Intellectual Leopold Bloom Versus Intellectual Stephen Dedalus

Did Bloom discover common factors of similarity

between their respective like and unlike reactions

to experience?

Both were sensitive to artistic impressions musical

in preference to plastic or pictorial. Both preferred

a continental to an insular manner of life, a cisatlantic

to a transatlantic place of residence. Both indurated

by early domestic training and an inherited tenacity

of heterodox resistance professed their disbelief in

many orthodox religious, national, social and ethical

doctrines. Both admitted the alternately stimulating

and obtunding influence of hetero sexual magnetism .(U 586)

The above quotation from Ulysses represents part of similarities and dissimilarities of the two protagonists of the novel very accurately. Thus, James Joyce himself seems to be interested in comparing these two together. Although, Joyce substitutes the two names as stoom and Blephen to suggest the possibility of their final unification of souls, he at the same time believes in their individual differences. He reveals this through a question and answer in the novel: “what two temperaments did they individually represent? The scientific. The artistic” (U 603). Bloom represents, in Joyce’s opinion, a logical, father-like figure with mixed womanly emotions for children. He is not an academic or a formally educated man. His education as Blades also notices is a “simple, basic one” and actually he is a “self-educated” (125) man. One of his friends, for example, notices Bloom’s buying a book about astronomy and regards it as Bloom’s intellectuality and his difference of thoughts and beliefs. On the other hand, Stephen representing the artist tends to be a young, academically trained man. The language he uses is definitely different from that of Bloom, in spite of some similarities of their ideas to some extent. Blades in How to Study James Joyce mentions this primary difference quite cleverly as follows:

Where Stephen’s interior monologue clearly reveals his

erudition, in its sophisticated sequence of academic

allusions, that of Mr. Bloom tends to be wandering,

unfocused, piling up perceptions on top of each other

in an agglomeration of material. Generally, the contents

of Bloom’s monologue arise more often from

his immediate environment. It is characteristically

speculative and most often it focuses on people and

objects. Its component units tend to be shorter than

Stephen’s. (Blades 127)

Joyce again within the novel emphasizes that “though they did not see eye to eye in everything, a certain analogy there somehow was, as if both their minds were traveling, so to speak, in the one train of though” (U 577).

Edward Said opens up his celebrated book Representations of the Intellectual by giving Antonio Gramsci’s definition of intellectuals. According to Gramsci, all people could be regarded as intellectuals, but only some of them have the role of intellectuals in society. Regarding this definition, both Bloom and Stephen could be classified among the intellectuals. Besides, considering Said’s illustration of the intellectuals too, both Bloom and Stephen retain some intellectual characteristics.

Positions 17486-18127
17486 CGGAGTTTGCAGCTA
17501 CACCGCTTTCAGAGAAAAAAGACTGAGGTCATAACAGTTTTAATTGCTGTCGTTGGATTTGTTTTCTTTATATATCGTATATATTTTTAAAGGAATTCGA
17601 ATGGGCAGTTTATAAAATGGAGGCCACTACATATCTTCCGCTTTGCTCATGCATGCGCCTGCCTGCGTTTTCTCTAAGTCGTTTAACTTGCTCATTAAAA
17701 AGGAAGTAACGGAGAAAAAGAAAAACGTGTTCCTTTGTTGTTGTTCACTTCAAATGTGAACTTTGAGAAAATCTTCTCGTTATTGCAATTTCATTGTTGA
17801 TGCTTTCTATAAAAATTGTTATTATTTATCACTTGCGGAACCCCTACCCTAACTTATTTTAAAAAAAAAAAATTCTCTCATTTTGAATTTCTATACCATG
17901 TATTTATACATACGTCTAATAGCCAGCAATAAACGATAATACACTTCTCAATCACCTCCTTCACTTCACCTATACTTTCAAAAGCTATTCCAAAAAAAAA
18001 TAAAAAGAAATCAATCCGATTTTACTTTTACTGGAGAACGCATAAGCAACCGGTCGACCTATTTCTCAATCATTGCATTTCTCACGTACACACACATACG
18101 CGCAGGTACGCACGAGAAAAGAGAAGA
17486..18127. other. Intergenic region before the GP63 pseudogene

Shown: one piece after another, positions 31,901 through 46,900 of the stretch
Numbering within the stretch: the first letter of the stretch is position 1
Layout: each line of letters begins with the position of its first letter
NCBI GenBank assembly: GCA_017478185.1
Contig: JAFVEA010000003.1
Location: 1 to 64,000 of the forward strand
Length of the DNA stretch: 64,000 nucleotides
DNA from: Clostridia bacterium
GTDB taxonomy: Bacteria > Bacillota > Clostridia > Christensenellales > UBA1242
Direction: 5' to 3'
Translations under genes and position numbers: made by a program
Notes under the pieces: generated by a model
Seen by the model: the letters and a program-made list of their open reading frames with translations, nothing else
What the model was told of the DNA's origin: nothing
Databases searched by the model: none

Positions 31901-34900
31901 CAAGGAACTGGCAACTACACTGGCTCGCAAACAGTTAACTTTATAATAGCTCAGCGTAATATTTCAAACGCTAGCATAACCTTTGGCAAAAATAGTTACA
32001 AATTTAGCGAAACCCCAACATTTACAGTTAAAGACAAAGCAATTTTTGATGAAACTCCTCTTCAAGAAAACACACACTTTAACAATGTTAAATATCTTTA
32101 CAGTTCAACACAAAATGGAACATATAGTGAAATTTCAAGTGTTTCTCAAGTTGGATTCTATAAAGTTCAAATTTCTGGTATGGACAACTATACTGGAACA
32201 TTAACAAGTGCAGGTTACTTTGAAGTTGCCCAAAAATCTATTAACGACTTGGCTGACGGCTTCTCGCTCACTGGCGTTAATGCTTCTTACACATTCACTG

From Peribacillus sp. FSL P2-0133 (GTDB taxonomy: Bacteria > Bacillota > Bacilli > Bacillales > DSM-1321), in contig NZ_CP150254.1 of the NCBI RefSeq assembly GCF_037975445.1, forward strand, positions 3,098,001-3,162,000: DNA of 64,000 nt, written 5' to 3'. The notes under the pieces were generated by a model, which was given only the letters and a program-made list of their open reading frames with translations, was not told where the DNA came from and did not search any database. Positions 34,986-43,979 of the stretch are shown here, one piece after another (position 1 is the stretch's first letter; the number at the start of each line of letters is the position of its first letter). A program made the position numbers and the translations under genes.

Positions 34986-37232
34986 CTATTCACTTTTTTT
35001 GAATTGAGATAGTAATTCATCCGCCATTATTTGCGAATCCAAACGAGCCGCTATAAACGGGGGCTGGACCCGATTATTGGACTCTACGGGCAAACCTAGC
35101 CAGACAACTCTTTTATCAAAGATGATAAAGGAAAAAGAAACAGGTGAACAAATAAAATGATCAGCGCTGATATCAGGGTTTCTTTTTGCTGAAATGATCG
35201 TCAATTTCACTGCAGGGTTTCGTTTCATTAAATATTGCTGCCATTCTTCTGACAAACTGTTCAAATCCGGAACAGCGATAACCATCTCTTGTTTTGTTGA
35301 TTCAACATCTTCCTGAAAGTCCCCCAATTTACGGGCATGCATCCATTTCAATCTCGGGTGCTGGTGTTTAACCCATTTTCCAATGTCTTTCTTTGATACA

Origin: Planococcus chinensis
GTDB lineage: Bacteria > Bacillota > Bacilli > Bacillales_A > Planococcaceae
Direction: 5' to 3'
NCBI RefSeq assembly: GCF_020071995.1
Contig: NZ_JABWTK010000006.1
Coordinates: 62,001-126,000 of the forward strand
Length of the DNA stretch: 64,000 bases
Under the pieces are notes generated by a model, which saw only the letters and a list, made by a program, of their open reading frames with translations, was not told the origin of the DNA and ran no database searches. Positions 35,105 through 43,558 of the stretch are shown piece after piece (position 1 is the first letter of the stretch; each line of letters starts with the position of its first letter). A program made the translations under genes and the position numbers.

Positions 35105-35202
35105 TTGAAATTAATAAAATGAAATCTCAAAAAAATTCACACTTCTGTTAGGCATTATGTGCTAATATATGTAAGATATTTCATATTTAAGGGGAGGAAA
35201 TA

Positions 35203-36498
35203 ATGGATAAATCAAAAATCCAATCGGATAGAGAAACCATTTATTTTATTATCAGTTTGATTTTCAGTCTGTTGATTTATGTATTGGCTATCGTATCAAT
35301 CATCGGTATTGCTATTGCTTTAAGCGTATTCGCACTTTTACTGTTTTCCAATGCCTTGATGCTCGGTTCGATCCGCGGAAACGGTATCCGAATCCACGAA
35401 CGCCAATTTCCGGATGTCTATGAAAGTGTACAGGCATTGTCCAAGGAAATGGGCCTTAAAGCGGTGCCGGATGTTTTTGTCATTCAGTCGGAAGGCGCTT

Leopold Bloom, the kind-hearted, considerate, and self-educated Jewish Dubliner represents some intellectual signs. Bloom’s consideration for other people’s ideas is a basic one. This is what Molly mentions in her final soliloquy, comparing Bloom’s behavior with Boylan’s. Besides, Bloom stands for love, mutual love and understanding. Consequently, he believes in equality of all people, from any religion or any race. In this way, he definitely resists against authoritarian powers, from his very weak position, of course. This “speaking truth to power” and resisting “injustice” and cruelty is among the intellectual representations mentioned by Said. Furthermore, another outstanding feature of Bloom’s personality is his tolerance. He declares that he “stands for union of all, Jew, Moslem, and gentile” (462). What he yearns for is, somehow, utopian and reformists ideals rather than assassination and omission. This is what an intellectual should desire for human societies; Union of all, no superiority of any race or any nationality over others. Besides, his definition of nation “same people living in the same place . . . or also living in different places” (22-3) shows his open-minded and democratic view of differences among nations. Obviously, he rejects all the traditional definitions of, for instance, nation, race, country, or religion, because most of these traditional definitions tend to be pious and biased. Bloom stands fervently not only for a united nation, but he is severely against racism of any kind. He states, “it is a patent absurdity on the face of it to hate people because they live round the corner and speak another vernacular, so to speak” (U 563). In spite of his vulnerable position in Dublin, as a Jew and of a Hungarian origin, he speaks for international freedom, love, religious unity and justice. He does not easily incline to the conservative and prejudiced mass ideas of the majority of Dubliners. According to Said, Bloom could be an intellectual, because of his struggles to retain his individuality. Another important factor creditable about Bloom, regarding Said’s views on intellectuals is the fact that he can not be classified easily in defined existing groups. He breaks down the “stereotypes and reductive categories”. According to Howes, the reader will admire Bloom’s kind desires for all and his universality and “understands that this universalism’s ‘big words’ have an historical, troubling, and often hidden relationship to violence, both imperialist and nationalist” (263). Therefore, Bloom could be a simple Everyman intellectual. Bloom is one of those intellectuals who do not have a role of intellectual in society, but his illuminating ideas and views are comprehensive for simple men. He is not one of those intellectuals lost in a world of jargons and professionalism, demanding translation and interpretations to understand their words.